April 1st, 2007

Chris Keeley

Heiress, Muse, Political Idealist.

The Rebel Heiress

By CAROLINE WEBER

Heiress, Muse, Political Idealist.

Cecil Beaton (1930)

NANCY CUNARD


In his 1928 novel “Nadja,” André Breton cites an old French adage: “Tell me whom you haunt” — whom you befriend —“and I’ll tell you who you are.” Judged by this criterion, the English heiress Nancy Cunard, who “haunted” Breton’s Surrealists and countless other artists besides, is one of the biggest stars you’ve never heard of. T. S. Eliot put her in an early version of “The Waste Land”; Pablo Neruda celebrated her “lovely sky-blue eyes”; and Samuel Beckett praised “her spunk and verve.” All three future Nobel laureates had fraught romances with her. Wyndham Lewis, Aldous Huxley, Tristan Tzara, Ezra Pound and Louis Aragon were among her lovers. She played tennis with Ernest Hemingway, received house calls from James Joyce and modeled for Constantin Brancusi. Langston Hughes called her “one of my favorite folks in the world.” William Carlos Williams, who kept a picture of her in his study, deemed her “one of the major phenomena of history.”

This pedigree surely qualifies Cunard (1896-1965) as one of the 20th century’s most celebrated muses. But in her fine work, “Nancy Cunard: Heiress, Muse, Political Idealist,” Lois Gordon, a professor of English at Fairleigh Dickinson University, shows that Cunard refused to be defined by her glamour or, for that matter, by the riches she enjoyed as heir to the Cunard shipping fortune. This unconventional child of privilege worked as a poet, a publisher, a journalist and, above all, a tireless supporter of the disenfranchised. “I’ve always had the feeling,” she explained, “that everyone alive can [do] something that is worthwhile.” Indeed, her whole life illustrated this principle, as Gordon’s biography — the first substantial study to be published in almost 30 years — reveals.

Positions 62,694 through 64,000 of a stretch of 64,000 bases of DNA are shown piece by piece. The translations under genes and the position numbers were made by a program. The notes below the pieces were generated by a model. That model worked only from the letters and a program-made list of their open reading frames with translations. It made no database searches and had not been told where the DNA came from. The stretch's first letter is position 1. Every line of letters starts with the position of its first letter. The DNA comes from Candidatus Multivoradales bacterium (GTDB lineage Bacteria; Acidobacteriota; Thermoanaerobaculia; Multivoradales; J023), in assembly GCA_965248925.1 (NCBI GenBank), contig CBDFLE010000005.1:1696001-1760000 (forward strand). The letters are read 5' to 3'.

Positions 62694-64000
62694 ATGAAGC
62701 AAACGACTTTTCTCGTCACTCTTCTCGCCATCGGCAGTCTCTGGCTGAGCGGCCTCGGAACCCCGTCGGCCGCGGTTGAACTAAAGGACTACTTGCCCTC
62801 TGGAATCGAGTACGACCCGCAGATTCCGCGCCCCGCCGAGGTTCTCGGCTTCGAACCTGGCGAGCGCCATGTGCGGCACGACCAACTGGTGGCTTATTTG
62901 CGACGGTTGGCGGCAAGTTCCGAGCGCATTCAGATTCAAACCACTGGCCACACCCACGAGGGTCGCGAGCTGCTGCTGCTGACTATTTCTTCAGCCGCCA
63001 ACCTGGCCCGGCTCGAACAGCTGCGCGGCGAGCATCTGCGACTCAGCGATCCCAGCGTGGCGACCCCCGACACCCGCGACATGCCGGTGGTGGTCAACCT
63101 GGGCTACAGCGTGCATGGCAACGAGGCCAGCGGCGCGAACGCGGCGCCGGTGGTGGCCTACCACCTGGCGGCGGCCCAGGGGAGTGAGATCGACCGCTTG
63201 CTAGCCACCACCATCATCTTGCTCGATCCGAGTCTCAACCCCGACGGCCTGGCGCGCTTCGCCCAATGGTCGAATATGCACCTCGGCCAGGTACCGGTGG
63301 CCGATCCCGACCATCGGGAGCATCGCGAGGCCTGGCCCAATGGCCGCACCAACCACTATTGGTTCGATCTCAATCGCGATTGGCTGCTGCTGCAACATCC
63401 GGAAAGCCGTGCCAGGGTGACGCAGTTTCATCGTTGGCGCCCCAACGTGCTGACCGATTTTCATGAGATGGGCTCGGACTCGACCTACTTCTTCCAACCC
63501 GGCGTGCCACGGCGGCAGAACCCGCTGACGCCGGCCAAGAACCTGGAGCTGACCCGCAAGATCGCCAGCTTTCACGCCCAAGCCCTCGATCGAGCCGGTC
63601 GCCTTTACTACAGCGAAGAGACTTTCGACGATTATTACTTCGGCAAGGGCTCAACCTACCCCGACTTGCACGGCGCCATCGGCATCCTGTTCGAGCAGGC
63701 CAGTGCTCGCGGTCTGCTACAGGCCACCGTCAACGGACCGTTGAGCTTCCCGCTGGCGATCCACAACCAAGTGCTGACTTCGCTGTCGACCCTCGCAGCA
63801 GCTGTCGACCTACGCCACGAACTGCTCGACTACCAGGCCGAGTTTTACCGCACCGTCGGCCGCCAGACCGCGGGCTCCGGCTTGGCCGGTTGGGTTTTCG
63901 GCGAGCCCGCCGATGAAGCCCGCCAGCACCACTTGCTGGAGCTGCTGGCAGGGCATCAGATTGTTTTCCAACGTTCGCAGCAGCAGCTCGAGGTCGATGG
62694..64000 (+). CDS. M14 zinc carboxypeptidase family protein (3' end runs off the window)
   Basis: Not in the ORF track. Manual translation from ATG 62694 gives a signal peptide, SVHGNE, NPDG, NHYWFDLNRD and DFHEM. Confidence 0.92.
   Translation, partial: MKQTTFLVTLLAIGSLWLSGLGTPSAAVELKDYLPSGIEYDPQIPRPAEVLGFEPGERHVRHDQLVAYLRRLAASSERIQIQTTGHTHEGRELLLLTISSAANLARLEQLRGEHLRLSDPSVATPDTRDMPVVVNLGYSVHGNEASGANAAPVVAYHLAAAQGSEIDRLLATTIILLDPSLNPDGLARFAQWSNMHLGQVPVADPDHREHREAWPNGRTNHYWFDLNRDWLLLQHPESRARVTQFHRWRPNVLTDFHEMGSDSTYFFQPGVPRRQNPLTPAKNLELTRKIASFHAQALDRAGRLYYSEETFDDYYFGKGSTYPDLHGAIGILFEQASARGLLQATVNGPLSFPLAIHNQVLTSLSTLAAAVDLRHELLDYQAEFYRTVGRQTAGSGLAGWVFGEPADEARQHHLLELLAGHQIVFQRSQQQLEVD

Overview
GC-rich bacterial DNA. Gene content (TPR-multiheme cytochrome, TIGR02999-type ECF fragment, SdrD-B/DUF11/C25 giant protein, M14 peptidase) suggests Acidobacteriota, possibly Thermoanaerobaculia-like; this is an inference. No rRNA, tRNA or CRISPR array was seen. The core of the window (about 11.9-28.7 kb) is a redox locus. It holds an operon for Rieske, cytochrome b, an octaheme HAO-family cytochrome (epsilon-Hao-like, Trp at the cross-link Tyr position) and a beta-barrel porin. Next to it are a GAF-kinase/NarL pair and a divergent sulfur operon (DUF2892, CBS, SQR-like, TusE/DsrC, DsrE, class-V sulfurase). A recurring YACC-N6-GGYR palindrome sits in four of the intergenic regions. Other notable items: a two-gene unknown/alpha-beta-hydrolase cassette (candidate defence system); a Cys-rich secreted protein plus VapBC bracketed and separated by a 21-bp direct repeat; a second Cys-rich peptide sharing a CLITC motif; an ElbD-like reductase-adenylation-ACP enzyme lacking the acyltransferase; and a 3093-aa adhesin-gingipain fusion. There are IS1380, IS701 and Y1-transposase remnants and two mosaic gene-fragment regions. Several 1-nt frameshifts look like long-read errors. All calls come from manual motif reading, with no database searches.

The only child of a British baronet and an American socialite, Cunard grew up in an English castle where “the living area alone covered more ground space than,Collapse )

Chris Keeley

Ronan Bennett, "Treatment of Faye Turney" (Guardian 3/31/07)

 Ronan Bennett, "Treatment of Faye Turney" (Guardian 3/31/07)

TO: Distinguished Recipients
FM: John Whitbeck
The brief article transmitted below, published in The GUARDIAN, provides
a timely and welcome antidote to the breathless and breathtaking
hypocrisy of most British politicians and media in recent days.
If the British military personnel captured close to the murky and
disputed maritime boundary between Iraq and Iran had not been shown on
TV well-dressed, smiling and tucking into a good meal, British
politicians would no doubt be demanding evidence that they were safe and
being well treated, rather than expressing "disgust" at their treatment.
Collapse )
Chris Keeley

Call that humiliation?

Terry Jones (ex-Monty Python): "Call that humiliation?"
(GUARDIAN)

TO: Distinguished Recipients
FM: John Whitbeck

Just after circulating Ronan Bennett's article on Iran's treatment of
its British military captives, I received this critical analysis of the
same issue by former Python Terry Jones, also published in The GUARDIAN.

It is properly Pythonesque. I cannot resist circulating it as well.

I have also received an article which quotes former British ambassador
Craig Murray (who, admittedly, may hold a grudge after being fired as
ambassador to Uzbekistan for criticizing the Uzbek government's human
rights abuses) asserting that the British Ministry of Defense's lovely
map of maritime boundaries is a complete fabrication, for the simple
reason that Iraq and Iran, which have long disputed their boundary
within or alongside the Shatt al-Arab, have never agreed on any maritime
boundary beyond the Shatt. Collapse )
Chris Keeley

Last year alone Nikon and Canon announced plans to slow or stop development of film cameras. Konica

Arsenic and Old Photos

LOS ANGELES

IF you are even a casual visitor to the pawn shops and junk emporiums that make this city a scavenger’s paradise, you might have run into him: a burly, dark-bearded man with a thick Czech accent and a certain glow in his eye as he riffles through the boxes of castoff photographs.

His name is Dusan Stulik, and his appetite for old pictures is not sated by secondhand bins. He wants them from you too, from your old family albums and rubber-banded shoeboxes, from your Aunt Mildred the pack rat and your Uncle Milt who turned the shower into a darkroom. He wants essentially everything you no longer want: snapshots, portraits, photo-booth strips, art-school experiments, even passport pictures. Collapse )